Second Appeal filed: Mr Krishnan then filed a second appeal with the Central Information Commissioner Shailesh Gandhi in Delhi. The PIO reasoned that “views from 11 ministries, the Planning Commission and six states were being sought. Therefore, disclosure of information at this stage would lead to various proposals as per the recommendations of the report which had not been finally accepted. This would affect the economic interests of the state.”
CIC orders MoEF to provide copy of the report by 5th May and put it up on the website by 10th May: The CIC in its order of 12th April stated that Mr Krishnan should be provided the copy of the report by 5th May. The order stated: “The PIO is directed to provide an attested photocopy of the summary of the WGEEP report to the appellant before 5 May, 2012. Further, the PIO will also ensure that the complete WGEEP report is placed on the Ministry of Environment and Forest’s website before 10 May, 2012.”
CIC Shailesh Gandhi further asked the MoEF to “publish all reports of commissions, special committees or panels within 30 days of receiving them…” and that if the MoEF feels that “any part is exempt, the reasons for claiming exemptions should be recorded and the report displayed on the website within 45 days of receipt, after severing the parts claimed to be exempt. There should be a declaration on the website about the parts that have been severed, and the reasons for claiming exemptions as per the provisions of the RTI Act.”
MoEF marches to the Delhi High Court
Not satisfied with the CIC decision, the MoEF sought legal intervention. It filed a petition with the Delhi High Court in first week of May. The MoEF argued that “a host of information in relation to the minutes of the meeting/report of the Madhav Gadgil Committee/panel; 42 commissioned papers; 7 brainstorming sessions; 1 expert consultative meeting; 8 consultations with government agencies; 40 consultations with civil society groups; 14 field visits have already been made public by placing the same on the website—www.westernghatsindia.org. Consequently, the materials which have gone into the preparation of the report of the WGEEP have been made public.”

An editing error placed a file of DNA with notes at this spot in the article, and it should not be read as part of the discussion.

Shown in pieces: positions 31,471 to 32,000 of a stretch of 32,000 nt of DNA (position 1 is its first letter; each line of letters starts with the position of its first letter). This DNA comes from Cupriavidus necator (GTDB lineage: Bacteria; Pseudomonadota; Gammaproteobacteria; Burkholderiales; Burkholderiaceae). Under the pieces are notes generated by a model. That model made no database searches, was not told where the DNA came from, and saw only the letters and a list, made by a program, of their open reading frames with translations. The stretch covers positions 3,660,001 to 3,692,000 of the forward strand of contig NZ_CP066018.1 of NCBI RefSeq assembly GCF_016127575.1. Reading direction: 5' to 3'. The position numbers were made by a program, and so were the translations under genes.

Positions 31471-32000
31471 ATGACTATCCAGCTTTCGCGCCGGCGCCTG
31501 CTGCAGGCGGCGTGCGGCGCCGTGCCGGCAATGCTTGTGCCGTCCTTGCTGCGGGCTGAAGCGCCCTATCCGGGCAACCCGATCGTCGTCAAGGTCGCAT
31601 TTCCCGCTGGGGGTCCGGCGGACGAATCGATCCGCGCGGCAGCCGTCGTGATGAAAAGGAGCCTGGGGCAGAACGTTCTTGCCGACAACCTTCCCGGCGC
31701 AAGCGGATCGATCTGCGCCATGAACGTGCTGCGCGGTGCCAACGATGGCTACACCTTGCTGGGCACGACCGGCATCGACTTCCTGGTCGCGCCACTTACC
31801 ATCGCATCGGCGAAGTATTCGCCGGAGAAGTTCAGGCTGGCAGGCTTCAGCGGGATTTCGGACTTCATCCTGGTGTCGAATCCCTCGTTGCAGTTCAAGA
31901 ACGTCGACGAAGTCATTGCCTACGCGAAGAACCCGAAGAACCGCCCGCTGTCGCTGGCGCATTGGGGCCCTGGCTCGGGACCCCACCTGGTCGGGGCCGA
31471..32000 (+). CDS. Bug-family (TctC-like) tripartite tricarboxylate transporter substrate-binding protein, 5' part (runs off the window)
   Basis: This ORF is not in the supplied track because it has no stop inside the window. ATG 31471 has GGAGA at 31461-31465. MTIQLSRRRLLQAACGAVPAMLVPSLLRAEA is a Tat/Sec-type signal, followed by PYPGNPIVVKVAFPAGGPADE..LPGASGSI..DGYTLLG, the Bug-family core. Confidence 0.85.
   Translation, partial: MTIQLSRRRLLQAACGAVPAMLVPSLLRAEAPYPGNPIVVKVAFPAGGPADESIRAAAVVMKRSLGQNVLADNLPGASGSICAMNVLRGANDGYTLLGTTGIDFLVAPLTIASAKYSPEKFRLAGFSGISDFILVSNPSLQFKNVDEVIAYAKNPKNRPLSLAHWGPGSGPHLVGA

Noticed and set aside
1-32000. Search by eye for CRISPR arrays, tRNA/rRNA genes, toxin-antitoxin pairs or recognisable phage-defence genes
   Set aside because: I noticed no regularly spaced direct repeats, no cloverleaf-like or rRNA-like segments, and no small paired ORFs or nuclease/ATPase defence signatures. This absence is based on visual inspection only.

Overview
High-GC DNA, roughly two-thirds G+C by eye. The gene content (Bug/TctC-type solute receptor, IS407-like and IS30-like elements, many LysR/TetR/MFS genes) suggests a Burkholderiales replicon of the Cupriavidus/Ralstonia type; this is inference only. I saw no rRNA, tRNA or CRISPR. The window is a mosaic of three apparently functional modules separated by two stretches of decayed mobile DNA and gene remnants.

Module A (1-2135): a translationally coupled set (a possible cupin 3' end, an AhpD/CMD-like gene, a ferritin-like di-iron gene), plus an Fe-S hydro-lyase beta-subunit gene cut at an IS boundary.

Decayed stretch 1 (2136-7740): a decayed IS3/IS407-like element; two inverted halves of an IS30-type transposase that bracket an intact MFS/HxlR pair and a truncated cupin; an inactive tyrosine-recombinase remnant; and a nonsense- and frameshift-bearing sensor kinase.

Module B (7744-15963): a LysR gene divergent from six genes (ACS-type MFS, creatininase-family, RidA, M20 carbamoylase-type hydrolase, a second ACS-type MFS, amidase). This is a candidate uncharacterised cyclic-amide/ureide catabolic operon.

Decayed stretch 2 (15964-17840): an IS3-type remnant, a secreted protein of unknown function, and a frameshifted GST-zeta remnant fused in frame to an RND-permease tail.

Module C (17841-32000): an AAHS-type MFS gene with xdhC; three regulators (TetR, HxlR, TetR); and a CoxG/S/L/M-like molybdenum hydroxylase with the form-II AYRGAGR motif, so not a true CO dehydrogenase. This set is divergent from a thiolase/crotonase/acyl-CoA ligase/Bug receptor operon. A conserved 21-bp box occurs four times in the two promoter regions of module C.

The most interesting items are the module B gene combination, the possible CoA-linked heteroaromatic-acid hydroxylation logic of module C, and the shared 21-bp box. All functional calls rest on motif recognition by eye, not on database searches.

The submission raised by the MoEF that providing a copy of the report would harm the economic interests of the state was demolished by the judge who stated that, “ It must be remembered that the object and purpose of governance in a democracy is to fulfil the will of the people. The PIO has claimed that the policy is being formulated and hence the report cannot be disclosed. This bench would like to remember Justice Mathew’s clarion call in the state of Uttar PradeshVs Raj Narain (1975) 4 SCC 428—‘In a government of responsibility like ours, where all the agents of the public must be responsible for their conduct, there can be but few secrets. The people of this country have a right to know every public act, everything that is done in a public way by their public functionaries. They are entitled to know the particulars of every public transaction in all its bearing. Their right to know, which is derived from the concept of freedom of speech, though not absolute, is a factor which should make one wary when secrecy is claimed for transactions which can at any rate have no repercussion on public security’. With the advent of the RTI Act, citizens have access to a variety of information held by the government and its instrumentalities. It includes information impacting the environment such as impact assessment reports, clearances, permissions/licenses provided by the concerned ministries, etc.”
The judge also interestingly remarked that, “The endeavour of the petitioner appears to be to withhold the WGEEP report so as to curb participation of the civil society and the interested environmental groups as also the common man, who is likely to be affected by the policy as eventually framed, in the debate that should take place before the policy is formulated. Before the formation of the policy, all the stakeholders should be able to deal with the report and consider whether to support or oppose the findings and recommendations made therein, and the policy should be eventually formulated after due consideration of all points of view.”